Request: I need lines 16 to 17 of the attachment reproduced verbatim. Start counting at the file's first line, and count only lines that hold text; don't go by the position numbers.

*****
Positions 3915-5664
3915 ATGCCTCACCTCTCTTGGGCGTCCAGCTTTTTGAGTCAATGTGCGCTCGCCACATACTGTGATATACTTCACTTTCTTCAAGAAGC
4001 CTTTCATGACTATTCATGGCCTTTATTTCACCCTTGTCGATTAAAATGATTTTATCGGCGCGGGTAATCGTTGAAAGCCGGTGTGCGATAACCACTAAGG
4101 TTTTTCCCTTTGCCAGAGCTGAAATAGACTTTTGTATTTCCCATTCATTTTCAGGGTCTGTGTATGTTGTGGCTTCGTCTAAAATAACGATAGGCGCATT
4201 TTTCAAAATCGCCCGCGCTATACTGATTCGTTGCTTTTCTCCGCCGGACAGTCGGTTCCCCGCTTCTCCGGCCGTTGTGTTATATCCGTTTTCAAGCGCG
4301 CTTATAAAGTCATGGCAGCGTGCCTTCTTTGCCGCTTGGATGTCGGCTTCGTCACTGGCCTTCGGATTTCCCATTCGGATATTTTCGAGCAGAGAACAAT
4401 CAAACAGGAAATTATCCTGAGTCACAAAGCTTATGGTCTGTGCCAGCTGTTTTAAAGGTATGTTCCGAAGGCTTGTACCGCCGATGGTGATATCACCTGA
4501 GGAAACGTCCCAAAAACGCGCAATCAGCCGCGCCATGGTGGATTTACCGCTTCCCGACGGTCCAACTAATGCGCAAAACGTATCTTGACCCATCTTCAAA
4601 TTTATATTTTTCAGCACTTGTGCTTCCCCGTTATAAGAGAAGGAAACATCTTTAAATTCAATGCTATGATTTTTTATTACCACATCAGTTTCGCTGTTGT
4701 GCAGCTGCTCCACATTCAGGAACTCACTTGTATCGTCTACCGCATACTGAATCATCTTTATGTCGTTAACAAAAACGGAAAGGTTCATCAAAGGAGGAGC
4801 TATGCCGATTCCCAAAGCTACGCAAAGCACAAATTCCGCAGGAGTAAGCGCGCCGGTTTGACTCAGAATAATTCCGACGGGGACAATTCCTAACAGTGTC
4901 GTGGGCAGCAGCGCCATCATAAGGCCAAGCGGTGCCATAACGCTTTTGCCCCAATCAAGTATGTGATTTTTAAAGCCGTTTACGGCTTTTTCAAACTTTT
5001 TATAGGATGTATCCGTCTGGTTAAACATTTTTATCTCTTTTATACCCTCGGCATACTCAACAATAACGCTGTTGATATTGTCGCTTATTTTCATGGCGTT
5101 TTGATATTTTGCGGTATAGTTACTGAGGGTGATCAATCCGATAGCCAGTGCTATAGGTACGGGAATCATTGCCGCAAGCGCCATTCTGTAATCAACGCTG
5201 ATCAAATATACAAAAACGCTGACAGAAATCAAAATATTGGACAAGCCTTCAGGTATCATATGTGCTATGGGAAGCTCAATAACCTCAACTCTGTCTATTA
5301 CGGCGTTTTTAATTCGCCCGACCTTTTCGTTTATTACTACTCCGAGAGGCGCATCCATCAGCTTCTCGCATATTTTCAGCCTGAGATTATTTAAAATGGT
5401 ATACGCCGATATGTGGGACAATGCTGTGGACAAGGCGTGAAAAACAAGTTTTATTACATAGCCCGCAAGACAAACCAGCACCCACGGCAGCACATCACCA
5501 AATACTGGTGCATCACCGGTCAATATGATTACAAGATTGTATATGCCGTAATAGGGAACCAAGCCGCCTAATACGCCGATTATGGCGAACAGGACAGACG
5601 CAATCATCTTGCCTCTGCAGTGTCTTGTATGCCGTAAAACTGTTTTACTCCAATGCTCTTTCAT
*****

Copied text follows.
5301 CGGCGTTTTTAATTCGCCCGACCTTTTCGTTTATTACTACTCCGAGAGGCGCATCCATCAGCTTCTCGCATATTTTCAGCCTGAGATTATTTAAAATGGT
5401 ATACGCCGATATGTGGGACAATGCTGTGGACAAGGCGTGAAAAACAAGTTTTATTACATAGCCCGCAAGACAAACCAGCACCCACGGCAGCACATCACCA